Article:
I would tell our brokers which IPOs we were interested in, and we would get allocations of these stocks before the shares started trading. When a hot IPO like SNAP would start trading at a higher price, we would have an instant profit to lock in. (And often those profits were exceptional!)

Of course, with an instant gain on the books, I would usually start looking for ways to lock in profits on the trade.

And that’s the problem with hot IPOs like SNAP. Investors who are given a windfall overnight profit, typically want to lock in that gain. And that means selling shares of stock. Historically, hot IPOs like SNAP soon enter a period where they trade sharply lower.

Avoid the SNAP Shakeout With A Little Patience

If you’ve been watching the action from the sidelines, you probably know that SNAP’s IPO was a huge success.

The stock was sold to inside investors at $17. But on Thursday when it started trading in the market, the price opened at $24. By the end of the day Friday, shares closed at $27.07. That’s a 59% gain in just two days!

Wall Street firms in charge of an IPO like SNAP typically give shares only to their very best customers. So unless you’re a mutual fund manager, a hedge fund, or an ultra high-net-worth investor, you never had a chance to buy shares at $17.

Now that shares are sharply higher, what do you think the investors who bought at $17 are going to do?

Keep in mind, SNAP’s business model is very speculative (to put it lightly).

  • The company lost $515 million last year alone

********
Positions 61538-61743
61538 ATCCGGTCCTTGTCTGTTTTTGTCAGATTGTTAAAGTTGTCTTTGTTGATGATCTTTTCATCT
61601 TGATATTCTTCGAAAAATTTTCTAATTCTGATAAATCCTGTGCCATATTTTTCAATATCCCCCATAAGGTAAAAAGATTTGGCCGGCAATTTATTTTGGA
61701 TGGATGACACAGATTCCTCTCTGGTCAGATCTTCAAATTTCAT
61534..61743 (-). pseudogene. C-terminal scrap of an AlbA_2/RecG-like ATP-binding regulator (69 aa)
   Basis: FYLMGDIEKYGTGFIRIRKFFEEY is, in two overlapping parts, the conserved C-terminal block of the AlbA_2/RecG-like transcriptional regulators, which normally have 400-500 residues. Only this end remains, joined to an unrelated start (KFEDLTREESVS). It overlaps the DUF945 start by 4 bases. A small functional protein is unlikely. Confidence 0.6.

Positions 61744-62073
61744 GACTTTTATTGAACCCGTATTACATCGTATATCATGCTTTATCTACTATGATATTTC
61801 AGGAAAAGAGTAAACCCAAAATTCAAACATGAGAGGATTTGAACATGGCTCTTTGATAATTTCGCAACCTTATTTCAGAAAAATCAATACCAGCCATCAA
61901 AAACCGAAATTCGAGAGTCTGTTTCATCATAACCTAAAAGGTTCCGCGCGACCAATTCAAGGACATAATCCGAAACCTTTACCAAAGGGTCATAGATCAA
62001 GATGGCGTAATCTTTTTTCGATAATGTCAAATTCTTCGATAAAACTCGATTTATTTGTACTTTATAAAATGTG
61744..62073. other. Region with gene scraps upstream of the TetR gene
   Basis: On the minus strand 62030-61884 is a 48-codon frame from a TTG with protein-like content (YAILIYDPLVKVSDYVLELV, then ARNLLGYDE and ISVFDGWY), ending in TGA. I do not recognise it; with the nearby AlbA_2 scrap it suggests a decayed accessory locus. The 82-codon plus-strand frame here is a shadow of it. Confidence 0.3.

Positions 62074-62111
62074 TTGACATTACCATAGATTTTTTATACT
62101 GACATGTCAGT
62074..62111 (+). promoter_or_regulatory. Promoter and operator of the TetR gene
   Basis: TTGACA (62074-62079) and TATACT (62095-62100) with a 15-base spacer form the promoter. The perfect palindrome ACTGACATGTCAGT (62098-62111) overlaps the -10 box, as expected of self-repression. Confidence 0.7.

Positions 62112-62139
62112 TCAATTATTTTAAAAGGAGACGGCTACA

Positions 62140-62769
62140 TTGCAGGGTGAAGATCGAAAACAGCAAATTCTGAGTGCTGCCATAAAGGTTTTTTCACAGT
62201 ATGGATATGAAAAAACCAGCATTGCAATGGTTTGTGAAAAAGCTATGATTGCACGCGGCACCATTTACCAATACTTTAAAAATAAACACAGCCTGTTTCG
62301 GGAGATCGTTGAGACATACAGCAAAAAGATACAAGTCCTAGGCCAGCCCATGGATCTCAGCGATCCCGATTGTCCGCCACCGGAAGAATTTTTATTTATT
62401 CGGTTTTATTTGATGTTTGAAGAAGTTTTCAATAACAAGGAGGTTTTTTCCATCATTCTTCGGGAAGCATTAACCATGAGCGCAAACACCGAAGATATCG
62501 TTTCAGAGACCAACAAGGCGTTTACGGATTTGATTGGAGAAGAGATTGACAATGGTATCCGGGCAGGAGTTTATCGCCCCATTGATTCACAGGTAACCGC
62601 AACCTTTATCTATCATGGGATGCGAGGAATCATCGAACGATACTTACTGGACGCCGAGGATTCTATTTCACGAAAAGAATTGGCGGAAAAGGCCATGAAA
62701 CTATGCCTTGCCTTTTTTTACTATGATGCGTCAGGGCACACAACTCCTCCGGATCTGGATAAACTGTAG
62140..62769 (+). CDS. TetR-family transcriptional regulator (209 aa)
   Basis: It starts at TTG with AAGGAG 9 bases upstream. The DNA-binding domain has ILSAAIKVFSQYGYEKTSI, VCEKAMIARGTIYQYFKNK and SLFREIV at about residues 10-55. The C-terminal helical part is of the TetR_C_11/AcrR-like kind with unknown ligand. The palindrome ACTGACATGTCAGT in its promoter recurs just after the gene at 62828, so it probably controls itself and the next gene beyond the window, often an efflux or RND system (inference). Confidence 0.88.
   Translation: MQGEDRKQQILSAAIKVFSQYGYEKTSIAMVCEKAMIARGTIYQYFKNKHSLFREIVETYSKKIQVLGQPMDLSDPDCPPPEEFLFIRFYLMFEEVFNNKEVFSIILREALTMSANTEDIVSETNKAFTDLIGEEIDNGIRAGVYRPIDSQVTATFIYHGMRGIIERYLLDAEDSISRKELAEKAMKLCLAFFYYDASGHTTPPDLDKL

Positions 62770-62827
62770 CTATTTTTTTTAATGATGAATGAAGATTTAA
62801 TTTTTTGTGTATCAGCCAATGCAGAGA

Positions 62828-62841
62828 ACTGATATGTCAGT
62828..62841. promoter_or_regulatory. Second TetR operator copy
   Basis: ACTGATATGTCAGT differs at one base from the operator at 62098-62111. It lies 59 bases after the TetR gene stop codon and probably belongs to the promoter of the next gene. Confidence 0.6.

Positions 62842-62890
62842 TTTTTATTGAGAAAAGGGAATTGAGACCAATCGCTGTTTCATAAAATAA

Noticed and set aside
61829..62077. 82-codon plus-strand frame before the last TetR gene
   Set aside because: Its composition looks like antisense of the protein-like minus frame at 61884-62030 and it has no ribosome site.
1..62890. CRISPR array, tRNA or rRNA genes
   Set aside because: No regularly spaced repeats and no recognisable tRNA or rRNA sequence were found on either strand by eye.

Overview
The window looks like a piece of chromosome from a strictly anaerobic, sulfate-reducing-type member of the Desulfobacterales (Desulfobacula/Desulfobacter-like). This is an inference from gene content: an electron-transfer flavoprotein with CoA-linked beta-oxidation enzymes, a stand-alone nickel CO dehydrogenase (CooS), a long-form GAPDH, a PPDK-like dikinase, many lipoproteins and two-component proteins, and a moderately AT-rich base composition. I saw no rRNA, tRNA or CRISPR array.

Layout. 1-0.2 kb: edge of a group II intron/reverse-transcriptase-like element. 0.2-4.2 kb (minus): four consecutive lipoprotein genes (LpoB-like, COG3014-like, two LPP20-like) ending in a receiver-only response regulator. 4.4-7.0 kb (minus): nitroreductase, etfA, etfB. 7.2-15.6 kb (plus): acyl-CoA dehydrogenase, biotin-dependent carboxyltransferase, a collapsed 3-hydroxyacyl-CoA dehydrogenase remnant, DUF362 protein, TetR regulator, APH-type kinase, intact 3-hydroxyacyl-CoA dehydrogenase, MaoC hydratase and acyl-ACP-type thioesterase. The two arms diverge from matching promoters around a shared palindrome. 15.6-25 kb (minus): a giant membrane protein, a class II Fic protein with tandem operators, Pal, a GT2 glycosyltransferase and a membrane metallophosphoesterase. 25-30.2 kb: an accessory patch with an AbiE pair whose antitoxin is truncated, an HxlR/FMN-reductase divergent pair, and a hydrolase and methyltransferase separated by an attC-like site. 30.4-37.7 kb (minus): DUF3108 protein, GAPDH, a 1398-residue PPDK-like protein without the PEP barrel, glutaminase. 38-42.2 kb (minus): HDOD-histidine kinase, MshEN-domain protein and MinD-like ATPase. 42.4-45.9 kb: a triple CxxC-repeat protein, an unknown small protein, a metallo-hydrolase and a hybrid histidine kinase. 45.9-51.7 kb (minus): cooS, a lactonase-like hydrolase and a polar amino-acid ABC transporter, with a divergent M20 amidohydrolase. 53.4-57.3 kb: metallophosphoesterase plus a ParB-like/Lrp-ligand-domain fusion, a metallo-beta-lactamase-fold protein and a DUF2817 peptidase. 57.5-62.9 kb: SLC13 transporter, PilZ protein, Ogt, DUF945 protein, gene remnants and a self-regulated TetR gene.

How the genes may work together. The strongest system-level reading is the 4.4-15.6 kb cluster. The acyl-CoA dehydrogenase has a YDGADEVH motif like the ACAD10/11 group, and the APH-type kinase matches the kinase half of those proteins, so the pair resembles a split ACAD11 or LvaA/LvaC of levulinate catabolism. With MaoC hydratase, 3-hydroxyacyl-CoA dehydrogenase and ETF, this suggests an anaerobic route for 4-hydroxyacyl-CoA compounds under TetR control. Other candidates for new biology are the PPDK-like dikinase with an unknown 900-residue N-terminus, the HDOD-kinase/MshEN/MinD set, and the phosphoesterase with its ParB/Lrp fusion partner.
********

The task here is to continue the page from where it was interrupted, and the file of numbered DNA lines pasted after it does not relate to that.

• Each quarter in 2016 featured progressively worse losses
  • SNAP isn’t expected to be profitable for at least two years (maybe three)
  • At $27, the company’s value is 93 times the annual revenue.

These figures are all very well publicized. And the investors who bought SNAP at $17 are mostly professional fund managers who understand that SNAP is trading at a very speculative price.

If historical trends stay true, the next few weeks will feature a good bit of SNAP selling. Thats because these professional investors will lock in their profits and unload positions.

Individual investors who bought during the hype phase will quickly find their investment under water. When the pain is bad enough, these investors will also sell, sending the stock even lower.

At least one honest analyst at Pivotal Research Group thinks SNAPs price could drop as low as $10.1

With this much risk in such a speculative stock, it makes sense to stay away from SNAP right now.

If you think this company will ultimately be a winner, you should have a chance to buy shares at much cheaper prices once the hype wears off.

The main lesson here is that hyped IPOs like SNAP can generate some incredible profits for Wall Street insiders. But don’t make the rookie mistake of buying into the hype. Instead, wait for things to settle down and buy your shares at a more reasonable price.

Here’s to growing and protecting your wealth!

Zach Scheidt

Zach Scheidt
Editor, The Daily Edge

1 Snap’s Stock Price Could Be Cut in Half, Andrew Bary, Barron’s